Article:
By The Way --- While it’s here…
Ringing the service bell a little too much...
I’m almost done filling out the new work order for Gus.
All I have to do is log the job into the computer. He’s in for
a routine front brake pad replacement, nothing all that
complicated. Gus is in a rather happy mood. I always wonder
about people who come to a repair shop… “Happy”… there’s
something up. Most people are glad to see me…
but, not “Happy” unless they are trying to butter me
up for something else.
Then he asks, “So while it’s in the shop could you look at my
radio for me, also could ya check the right headlight, it’s a
little dimmer than the other side. Oh, and by the way, could
you look at the wipers, they sometimes don’t come on… and could you take a look at the power seat… can’t seem to get it to move any more., and since you have it on the lift could you check the driveshaft... been getting a lot of vibration lately. I’m also having a problem with gas mileage too; wouldn’t hurt to pull a plug or put it on one of those fancy machines you’ve got. Shouldn’t take long, you know… since it’s here and all.”
As it seems to be the norm, these requests are for something that isn't even remotely associated with the original work order. It just so happens to be something he thought about while he was standing there. Not that he’s overly concerned about having any these other issues repaired. More than likely he’s trying to save a buck on repair cost by bundling things together. I tend to look at it as; “if” these other somewhat minor problems were a real issue old Gus would have made arrangements to bring it in a long time ago.
The problem I have with these “by-the-ways” is each of these systems can be extremely involved and not just a “look-at”. These days there are so many interconnected computer devices incorporated with just about everything under the hood or dash that a “by-the-way” can eat up a lot of labor time. Time is money, and being in private business as long as I have there's one thing that gets tighter than time itself... and that's money. I might be able to run a quick scan for a trouble code or take a quick glance at the operation of a power seat or wipers and even in some cases be able to check the overall operational controls with a scanner but the actual diagnostics for a lot of systems may take some time or even more in-depth testing than a mere “look” could even begin to cover.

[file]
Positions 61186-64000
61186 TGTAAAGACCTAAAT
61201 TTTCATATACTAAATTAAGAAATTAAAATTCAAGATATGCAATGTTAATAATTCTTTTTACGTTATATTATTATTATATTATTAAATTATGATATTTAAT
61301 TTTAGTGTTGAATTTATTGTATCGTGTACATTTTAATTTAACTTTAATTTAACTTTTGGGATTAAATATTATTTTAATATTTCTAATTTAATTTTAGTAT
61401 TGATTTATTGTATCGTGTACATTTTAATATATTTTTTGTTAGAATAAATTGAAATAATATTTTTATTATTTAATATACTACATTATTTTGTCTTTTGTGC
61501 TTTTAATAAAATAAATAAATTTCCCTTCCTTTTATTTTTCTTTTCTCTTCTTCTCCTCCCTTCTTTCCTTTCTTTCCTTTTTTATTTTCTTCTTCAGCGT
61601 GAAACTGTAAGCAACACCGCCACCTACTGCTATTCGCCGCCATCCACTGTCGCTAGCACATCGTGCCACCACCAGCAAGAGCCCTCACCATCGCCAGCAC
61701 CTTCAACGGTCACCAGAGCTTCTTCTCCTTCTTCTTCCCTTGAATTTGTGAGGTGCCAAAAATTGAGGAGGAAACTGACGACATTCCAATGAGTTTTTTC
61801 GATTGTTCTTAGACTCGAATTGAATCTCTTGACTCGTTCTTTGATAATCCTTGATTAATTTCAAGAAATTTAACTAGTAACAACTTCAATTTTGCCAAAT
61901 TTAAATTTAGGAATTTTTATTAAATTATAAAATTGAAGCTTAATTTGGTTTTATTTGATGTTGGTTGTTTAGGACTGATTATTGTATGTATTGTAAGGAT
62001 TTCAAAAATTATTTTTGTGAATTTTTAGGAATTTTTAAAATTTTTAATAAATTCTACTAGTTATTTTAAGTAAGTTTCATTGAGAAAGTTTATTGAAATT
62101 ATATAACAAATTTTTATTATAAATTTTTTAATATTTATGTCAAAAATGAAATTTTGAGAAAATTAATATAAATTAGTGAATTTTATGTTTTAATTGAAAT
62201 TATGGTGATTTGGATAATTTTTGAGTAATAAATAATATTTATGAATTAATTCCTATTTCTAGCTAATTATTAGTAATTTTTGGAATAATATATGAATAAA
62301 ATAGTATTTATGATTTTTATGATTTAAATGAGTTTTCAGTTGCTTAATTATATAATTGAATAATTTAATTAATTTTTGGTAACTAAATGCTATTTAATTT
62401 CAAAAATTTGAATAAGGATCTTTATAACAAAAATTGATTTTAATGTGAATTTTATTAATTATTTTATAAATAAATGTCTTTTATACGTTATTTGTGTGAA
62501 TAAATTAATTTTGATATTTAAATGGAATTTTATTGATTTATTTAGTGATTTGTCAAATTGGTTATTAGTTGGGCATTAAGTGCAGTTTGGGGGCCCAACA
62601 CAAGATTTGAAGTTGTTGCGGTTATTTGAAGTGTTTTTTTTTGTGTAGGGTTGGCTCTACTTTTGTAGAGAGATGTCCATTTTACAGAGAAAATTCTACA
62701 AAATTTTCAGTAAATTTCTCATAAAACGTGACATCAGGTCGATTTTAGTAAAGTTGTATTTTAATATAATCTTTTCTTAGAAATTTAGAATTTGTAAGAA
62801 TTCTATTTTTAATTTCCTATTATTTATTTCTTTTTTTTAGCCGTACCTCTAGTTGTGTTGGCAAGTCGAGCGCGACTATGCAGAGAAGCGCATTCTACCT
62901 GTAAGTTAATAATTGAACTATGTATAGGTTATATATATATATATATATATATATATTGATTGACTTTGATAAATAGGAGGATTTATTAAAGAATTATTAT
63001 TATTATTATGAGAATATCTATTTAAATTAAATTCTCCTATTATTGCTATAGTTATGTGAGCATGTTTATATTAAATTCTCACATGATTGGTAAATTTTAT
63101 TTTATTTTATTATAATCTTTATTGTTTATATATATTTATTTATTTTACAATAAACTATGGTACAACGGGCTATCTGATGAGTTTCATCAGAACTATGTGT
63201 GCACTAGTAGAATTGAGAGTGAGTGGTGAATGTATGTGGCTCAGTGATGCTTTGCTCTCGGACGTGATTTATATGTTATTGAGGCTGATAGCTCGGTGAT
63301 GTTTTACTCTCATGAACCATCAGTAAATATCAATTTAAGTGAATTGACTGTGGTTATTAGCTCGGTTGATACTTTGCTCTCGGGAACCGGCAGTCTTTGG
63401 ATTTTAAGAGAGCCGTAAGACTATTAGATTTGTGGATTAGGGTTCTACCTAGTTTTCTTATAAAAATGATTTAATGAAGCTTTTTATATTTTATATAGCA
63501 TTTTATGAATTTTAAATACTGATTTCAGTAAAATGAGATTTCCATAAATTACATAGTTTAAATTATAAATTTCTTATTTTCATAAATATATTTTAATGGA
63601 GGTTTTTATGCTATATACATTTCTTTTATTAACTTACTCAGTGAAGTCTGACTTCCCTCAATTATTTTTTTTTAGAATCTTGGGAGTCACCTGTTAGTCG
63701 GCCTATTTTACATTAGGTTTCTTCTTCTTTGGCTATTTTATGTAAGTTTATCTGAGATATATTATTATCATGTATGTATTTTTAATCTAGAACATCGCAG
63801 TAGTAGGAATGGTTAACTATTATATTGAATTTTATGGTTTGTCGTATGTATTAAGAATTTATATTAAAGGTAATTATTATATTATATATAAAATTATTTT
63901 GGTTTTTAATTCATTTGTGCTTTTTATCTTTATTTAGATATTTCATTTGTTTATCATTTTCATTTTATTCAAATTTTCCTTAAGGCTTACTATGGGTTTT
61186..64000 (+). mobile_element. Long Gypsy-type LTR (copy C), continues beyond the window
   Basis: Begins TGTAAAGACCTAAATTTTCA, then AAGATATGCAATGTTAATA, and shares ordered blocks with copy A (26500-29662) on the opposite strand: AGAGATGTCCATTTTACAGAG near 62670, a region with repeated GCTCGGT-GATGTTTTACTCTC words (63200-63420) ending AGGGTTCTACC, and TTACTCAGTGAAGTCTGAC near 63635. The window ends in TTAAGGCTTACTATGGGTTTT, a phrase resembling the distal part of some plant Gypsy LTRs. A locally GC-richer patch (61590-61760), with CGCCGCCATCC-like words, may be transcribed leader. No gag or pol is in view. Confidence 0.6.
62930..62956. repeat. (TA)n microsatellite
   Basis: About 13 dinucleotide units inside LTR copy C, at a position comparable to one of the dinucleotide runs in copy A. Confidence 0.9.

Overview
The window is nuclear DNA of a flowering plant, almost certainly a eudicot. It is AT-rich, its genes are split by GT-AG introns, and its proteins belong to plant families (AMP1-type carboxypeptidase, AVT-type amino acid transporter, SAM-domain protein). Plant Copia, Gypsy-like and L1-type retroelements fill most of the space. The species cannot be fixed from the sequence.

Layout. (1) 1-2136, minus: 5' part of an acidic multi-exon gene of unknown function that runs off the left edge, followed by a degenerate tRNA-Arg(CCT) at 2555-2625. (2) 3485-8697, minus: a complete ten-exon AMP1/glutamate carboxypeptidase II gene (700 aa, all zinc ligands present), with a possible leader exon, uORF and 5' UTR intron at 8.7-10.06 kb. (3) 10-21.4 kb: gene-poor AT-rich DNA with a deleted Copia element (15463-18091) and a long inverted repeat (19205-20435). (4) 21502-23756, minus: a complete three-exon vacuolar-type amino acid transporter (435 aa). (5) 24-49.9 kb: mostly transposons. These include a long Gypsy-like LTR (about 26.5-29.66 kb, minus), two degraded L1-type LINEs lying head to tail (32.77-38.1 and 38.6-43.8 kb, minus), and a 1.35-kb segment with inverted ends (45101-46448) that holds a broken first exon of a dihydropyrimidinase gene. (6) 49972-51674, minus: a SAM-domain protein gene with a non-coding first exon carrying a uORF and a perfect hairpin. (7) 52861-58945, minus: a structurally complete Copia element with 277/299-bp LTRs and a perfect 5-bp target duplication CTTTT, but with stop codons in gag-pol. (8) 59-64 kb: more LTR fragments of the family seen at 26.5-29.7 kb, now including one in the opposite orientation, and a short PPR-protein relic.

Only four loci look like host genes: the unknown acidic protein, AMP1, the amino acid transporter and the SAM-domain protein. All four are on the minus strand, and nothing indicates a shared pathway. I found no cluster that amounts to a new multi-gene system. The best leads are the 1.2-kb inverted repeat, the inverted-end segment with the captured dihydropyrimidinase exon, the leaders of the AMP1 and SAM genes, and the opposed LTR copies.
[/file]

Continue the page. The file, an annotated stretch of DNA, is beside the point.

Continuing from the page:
I looked up at Gus and said, "Not a problem, I can look at all this stuff but just to let you know there might be some extra costs involved to get it diagnosed.” As usual that gets the “by-the-ways” scribbled off the work order pretty quickly. I don’t want to be mean or non-caring… but, I provide a service… this is a service oriented business. Charging a fee is how I pay for all these tools and equipment and how I keep the shop doors open. Oh sure, I sell the parts too, but Gus didn’t come here to buy parts. He came to the service counter. Now I might be going out on a limb with this explanation… but I think… he came for service. Now were talking! … That’s what I do… I sell service. So when Gus asks me to "look" at something what he’s really asking me for… is service. Oh, and “by-the-way” that's my job.
It's not the cars that worry me so much when it comes to performing the repairs. I can attend classes, watch instructional videos, take tests and basically get educated on how to perform those services needed. But, who's educating the consumer on what the cost, time, and expertise needed to do repairs on today's conglomerations of rubber, glass, plastic, wire, metal, and computers that roll down the highway. The days of having good old Uncle Hank pop the hood in the driveway and take care of something are all but a distant memory. Sure they still try… and in some cases it might even be possible. Then again, I’ve seen enough bailing wire strapped engine parts, spray can painted body panels, duct taped and garbage bag covered windows that I don’t need any more help from the peanut gallery… honestly… take it to a professional. Let’s face it, most people shop for a car based on its MPG, performance, comfort or the bells and whistles the manufacturer provides for that particular model. They’ll make their payments, keep it gassed up, change the oil and do what needs to be done when it needs done. Then the car gets a few miles on it, a couple of parking lot scraps, a few rock chips, a little oil leak, then a warning light or two… and by the time it really needs some serious work done those “by-the-ways” start adding up. I suppose with all the sci-fi TV shows and computer savvy people out there they believe there is some magical machine that I can attach to their car and everything will be answered in one swift click of computer key. As a friend of mine puts it, “On the first page of most diagnostic charts it shows “Required tools or tools needed to perform this repair”. I don’t recall ever seeing a gadget listed that says it will tell you how to solve this problem, and that problem there, and that problem over there, and that little bitty problem over there. Oh, and by the way… that problem right there. It still takes a tech to physically tackle the problems.
This is one of those things about the automotive repair business that is just a myth that I’m sure Gus thinks is reality. In most cases the myths, wives tales, hearsay, or whatever you want to call them, are the norm for the novice consumer. So educating the customer on what it takes to repair things right, do the job correctly is just as important as the continued training in the field of automotive repair. I guess the way some people see it, adding additional work to a job can’t be that big of a deal.
By the way, from my side of the counter… it can be.